If I’ve said it once, I’ve said it a hundred times: the sunsets in my hometown are the best.
I may have lived in Boston for almost five (!) years, but every so often, I feel the gravitational pull toward the plains of West Texas, where I grew up. My parents and sister still live there, and last week I hopped a plane to go and spend a few days with them.
I love our annual holiday odyssey across Texas, but it inevitably involves a rental car, mounds of luggage and a lot of schedule-juggling. These solo trips, which I take every few months, are looser, less demanding. They’re not exactly calm (I have two small nephews), but they are their own brand of relaxation.
We wear out the road between my parents’ house and my sister’s. I stand barefoot in my parents’ kitchen in the mornings, sipping tea while my dad brews coffee and flips through the local (typo-riddled) newspaper. We go to church on Sunday morning and watch golf on Sunday afternoon. And we eat a lot – a lot – of Mexican food.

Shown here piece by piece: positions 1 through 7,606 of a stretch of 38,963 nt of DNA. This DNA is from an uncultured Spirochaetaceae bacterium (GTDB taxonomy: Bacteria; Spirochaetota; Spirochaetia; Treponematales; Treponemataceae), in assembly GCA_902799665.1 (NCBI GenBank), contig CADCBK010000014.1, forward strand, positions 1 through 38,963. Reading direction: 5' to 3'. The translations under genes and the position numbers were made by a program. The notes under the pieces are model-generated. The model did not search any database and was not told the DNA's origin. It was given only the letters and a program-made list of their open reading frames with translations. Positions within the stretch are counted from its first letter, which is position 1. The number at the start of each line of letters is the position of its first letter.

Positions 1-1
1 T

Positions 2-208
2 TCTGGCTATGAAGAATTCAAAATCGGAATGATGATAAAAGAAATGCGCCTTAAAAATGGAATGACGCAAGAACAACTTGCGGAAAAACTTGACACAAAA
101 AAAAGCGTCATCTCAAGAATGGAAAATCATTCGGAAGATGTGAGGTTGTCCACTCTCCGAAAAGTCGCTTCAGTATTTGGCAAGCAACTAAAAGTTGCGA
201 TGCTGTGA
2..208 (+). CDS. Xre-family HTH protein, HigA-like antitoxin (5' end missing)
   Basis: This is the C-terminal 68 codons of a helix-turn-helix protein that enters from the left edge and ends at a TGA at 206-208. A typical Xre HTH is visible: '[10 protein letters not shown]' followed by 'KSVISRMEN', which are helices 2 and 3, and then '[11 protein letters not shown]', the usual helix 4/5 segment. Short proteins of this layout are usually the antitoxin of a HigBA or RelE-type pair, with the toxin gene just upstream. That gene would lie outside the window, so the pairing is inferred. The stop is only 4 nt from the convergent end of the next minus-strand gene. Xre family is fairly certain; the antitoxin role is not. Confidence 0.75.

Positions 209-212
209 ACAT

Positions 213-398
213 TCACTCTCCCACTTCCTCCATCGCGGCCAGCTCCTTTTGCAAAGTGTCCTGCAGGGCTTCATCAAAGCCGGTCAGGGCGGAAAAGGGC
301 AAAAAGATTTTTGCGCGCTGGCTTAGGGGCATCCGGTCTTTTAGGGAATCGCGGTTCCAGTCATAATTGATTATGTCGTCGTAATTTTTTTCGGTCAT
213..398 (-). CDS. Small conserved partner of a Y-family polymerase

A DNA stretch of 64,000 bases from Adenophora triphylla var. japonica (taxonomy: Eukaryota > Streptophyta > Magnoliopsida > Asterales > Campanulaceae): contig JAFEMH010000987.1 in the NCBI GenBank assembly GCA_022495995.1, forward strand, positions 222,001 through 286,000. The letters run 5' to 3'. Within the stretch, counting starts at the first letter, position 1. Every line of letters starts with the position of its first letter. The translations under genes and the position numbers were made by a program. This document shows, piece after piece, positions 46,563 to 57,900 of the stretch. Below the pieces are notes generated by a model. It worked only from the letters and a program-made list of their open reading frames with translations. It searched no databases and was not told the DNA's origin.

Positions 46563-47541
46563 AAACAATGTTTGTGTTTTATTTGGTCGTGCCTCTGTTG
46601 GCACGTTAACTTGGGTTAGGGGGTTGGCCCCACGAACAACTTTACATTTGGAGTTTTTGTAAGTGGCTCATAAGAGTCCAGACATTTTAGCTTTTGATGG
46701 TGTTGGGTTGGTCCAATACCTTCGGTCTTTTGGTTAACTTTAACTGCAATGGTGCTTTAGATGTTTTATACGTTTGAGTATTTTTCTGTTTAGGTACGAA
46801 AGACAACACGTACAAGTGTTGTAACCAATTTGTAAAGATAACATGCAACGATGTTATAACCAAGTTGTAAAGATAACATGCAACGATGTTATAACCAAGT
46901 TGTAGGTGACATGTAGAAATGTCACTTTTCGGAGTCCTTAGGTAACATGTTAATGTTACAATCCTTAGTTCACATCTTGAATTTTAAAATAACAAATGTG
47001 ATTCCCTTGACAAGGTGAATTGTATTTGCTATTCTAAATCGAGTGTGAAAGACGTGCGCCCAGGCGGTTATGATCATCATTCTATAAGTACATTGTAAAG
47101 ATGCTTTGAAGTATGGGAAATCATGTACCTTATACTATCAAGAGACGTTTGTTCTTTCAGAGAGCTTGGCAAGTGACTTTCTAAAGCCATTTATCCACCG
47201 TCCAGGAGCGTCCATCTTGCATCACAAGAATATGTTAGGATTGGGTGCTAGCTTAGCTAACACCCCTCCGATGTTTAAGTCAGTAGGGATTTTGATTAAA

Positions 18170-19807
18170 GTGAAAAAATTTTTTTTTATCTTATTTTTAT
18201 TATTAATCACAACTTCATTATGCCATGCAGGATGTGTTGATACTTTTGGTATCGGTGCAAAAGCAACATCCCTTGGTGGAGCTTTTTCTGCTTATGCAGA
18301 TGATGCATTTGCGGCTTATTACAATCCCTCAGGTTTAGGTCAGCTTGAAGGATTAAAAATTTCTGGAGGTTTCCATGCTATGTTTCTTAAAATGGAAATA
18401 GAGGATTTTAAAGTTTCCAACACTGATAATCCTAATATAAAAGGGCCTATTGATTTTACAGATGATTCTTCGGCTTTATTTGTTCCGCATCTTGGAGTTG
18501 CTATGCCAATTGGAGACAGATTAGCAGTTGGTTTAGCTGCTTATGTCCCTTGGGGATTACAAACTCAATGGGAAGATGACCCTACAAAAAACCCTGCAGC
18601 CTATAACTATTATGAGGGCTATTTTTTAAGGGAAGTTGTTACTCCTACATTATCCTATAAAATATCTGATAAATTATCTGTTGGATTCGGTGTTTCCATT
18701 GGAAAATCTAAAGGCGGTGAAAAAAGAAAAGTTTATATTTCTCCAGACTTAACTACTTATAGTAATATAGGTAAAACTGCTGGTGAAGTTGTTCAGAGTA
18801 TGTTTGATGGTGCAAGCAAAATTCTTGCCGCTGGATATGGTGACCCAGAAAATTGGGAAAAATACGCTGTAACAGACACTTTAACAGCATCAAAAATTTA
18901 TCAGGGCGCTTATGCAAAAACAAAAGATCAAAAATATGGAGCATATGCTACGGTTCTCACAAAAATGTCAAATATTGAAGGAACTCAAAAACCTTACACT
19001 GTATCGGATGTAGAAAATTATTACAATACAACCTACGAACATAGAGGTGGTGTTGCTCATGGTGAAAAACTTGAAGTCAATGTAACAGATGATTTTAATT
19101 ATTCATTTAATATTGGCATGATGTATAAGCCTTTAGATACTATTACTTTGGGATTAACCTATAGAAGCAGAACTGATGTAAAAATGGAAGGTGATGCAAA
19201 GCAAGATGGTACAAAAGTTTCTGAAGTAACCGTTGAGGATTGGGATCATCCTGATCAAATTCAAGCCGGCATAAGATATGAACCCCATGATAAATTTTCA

(We also headed to my favorite soda fountain this time for lunch and a strawberry milkshake. Best in the world.)
My sister has two boys now, and they’re both growing like weeds. Harrison was a tiny infant at Christmastime, but he’s seven months now, and he’s a (mostly) happy little chunk of love.
Ryder is three (how is that possible?) and much harder to photograph, because he’s in constant motion. His favorite thing to do is play with trains, and his favorite playmate is my dad.
I’m lucky to get to come back here and hang out every once in a while. To answer Ryder’s thousand questions and hear him call me “Kiki.” To laugh with my mom and try on clothes with my sister and trade wacky movie quotes with my dad. To stand in a pew on Sunday morning and sing the hymns we all love. To enjoy my brother-in-law’s excellent grilling skills and quiet humor. To be surrounded by, and immersed in, love.
Boston is where I live, and where I’ve built a life I love. But West Texas is still and always my home.